Parade Pink—Teal Aware

Parade the Pink—Teal Aware

October is breast cancer awareness month. A parade of pink: sportswear, jewelry, ribbons, marathons, lights. So why am I sporting teal? Researchers have discovered a link between breast cancer and ovarian cancer. Two genetic mutations, BRCA1 and BRCA2 have been associated with an increased risk for breast cancer. But did you also know that these mutations could increase your risk for ovarian cancer by as much as 46%?

I am an ovarian cancer survivor.

Ovarian cancer—it launches in silence, creeps with a whisper and advances with a roar.

It hid in the recesses of my belly. Under cover of darkness, the cancer cells multiplied until a grapefruit-size mass emerged. When I pressed on the growth, stabbing pain gripped my abdomen. I hope this is just a uterine fibroid.

I thought I knew the symptoms of ovarian cancer. But despite my background in oncology nursing, I had missed one—nausea. Over the course of a few months, I had experienced several episodes of nausea, mistaking them for the flu. Fleeting thoughts of ovarian cancer crept into my mind, but I brushed them away. I rationalized. This nausea is just too infrequent to be cancer.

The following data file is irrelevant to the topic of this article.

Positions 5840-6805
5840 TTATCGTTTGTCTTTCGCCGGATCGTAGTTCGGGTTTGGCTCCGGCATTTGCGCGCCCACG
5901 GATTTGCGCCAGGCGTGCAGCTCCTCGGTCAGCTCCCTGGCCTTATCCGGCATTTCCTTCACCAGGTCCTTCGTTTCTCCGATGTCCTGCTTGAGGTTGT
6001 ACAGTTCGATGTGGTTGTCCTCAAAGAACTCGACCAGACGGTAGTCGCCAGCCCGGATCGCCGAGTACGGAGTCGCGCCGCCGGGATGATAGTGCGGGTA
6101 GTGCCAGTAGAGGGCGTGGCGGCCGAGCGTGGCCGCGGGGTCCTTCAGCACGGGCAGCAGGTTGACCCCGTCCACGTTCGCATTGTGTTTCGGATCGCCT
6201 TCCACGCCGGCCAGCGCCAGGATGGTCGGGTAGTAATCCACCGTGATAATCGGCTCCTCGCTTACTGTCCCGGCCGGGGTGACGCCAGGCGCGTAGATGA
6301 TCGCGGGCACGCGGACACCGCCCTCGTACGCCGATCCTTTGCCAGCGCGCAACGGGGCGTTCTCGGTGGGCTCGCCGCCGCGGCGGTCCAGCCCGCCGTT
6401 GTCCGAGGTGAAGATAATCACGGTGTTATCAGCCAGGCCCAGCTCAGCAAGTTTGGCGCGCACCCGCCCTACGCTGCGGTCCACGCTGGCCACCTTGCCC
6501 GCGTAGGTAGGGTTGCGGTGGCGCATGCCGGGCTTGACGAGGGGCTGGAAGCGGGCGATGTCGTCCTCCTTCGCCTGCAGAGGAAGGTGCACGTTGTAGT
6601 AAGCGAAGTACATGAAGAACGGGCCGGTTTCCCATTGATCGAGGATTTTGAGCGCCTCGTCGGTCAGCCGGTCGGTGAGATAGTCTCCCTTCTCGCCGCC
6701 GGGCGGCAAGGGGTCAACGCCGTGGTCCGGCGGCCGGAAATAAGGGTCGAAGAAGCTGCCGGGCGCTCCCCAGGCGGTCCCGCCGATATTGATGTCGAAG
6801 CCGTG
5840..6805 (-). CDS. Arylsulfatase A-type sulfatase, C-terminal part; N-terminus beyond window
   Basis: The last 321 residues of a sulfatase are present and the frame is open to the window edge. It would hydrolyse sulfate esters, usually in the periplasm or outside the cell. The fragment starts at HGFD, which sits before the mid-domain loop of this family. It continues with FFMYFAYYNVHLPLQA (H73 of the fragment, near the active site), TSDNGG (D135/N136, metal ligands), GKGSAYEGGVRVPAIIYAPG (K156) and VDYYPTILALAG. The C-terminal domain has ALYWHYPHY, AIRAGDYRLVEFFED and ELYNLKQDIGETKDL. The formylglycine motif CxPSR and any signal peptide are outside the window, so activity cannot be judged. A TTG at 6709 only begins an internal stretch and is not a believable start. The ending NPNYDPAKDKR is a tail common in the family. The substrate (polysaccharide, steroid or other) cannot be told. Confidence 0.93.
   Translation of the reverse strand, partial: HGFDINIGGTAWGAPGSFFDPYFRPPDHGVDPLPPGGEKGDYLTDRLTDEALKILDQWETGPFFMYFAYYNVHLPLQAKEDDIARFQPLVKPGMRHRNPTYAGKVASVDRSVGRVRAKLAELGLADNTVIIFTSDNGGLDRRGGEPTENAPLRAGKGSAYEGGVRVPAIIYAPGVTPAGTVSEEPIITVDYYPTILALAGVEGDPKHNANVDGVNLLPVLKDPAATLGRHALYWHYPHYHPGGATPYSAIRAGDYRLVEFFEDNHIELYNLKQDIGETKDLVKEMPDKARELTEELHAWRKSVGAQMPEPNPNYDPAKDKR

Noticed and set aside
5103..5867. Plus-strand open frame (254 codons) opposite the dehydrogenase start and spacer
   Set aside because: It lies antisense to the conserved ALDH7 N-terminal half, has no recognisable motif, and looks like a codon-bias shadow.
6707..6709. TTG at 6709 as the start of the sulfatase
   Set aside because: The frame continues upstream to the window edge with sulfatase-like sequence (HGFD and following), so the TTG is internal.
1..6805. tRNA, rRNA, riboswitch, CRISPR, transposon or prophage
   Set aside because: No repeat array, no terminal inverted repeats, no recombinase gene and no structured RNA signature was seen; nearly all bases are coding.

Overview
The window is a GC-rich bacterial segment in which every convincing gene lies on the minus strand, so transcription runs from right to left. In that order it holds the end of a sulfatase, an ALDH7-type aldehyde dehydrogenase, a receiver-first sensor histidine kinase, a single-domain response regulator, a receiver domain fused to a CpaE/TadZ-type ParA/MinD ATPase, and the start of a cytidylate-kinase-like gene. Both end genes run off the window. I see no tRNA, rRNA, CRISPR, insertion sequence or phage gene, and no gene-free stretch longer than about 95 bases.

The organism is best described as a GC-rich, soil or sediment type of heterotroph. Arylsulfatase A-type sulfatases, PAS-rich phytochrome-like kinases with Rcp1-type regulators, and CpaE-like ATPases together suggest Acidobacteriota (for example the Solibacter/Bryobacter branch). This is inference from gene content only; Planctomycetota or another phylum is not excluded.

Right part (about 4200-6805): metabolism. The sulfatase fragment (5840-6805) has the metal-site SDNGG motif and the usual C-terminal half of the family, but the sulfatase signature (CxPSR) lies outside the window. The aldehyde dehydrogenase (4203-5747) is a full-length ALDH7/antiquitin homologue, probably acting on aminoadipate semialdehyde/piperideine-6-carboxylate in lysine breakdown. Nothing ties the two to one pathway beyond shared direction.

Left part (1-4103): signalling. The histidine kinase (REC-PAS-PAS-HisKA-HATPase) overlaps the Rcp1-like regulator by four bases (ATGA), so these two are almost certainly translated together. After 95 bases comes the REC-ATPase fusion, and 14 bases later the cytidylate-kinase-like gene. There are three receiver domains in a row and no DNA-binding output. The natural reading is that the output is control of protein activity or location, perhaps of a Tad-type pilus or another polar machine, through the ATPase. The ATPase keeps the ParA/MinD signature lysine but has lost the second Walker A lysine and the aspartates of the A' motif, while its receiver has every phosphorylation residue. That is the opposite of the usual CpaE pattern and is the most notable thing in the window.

My doctor agreed that a fibroid was the most probable diagnosis, but we needed to schedule an ultrasound. In the darkened room, the ultrasound technician slid the probe around my abdomen. With a furrowed brow, she shot me a glance. I knew something was wrong. After the scan, I tucked the films under my arm and slipped into my doctor’s office. She examined the images, spun around and delivered her verdict—ovarian cancer, the size of a cantaloupe. She rattled off the tests and surgery that still needed to be scheduled. Words spilled over her lips, but the syllables sounded foreign and distant. Is she talking to me?

God’s grace brought me through the ravages of surgery and chemotherapy: baldness, crushing chest pain, nausea and brain fog. Fatigue siphoned my strength.

There are no screening tests for ovarian cancer. Early diagnosis greatly improves a woman’s chances of survival. But the vague symptoms often mimic gastrointestinal disorders that can be easily ignored or misdiagnosed. Many women are diagnosed in the latter stages—therefore ovarian cancer has been identified as the woman’s cancer with the lowest survival rate.

The most common symptoms of ovarian cancer include:

  • Persistent bloating with an increase in the size of the abdomen
  • Pelvic or abdominal pain
  • Feeling full quickly after eating
  • Urinary urgency or frequency

This October, let us not just parade the pink for breast cancer awareness, but let us be teal aware.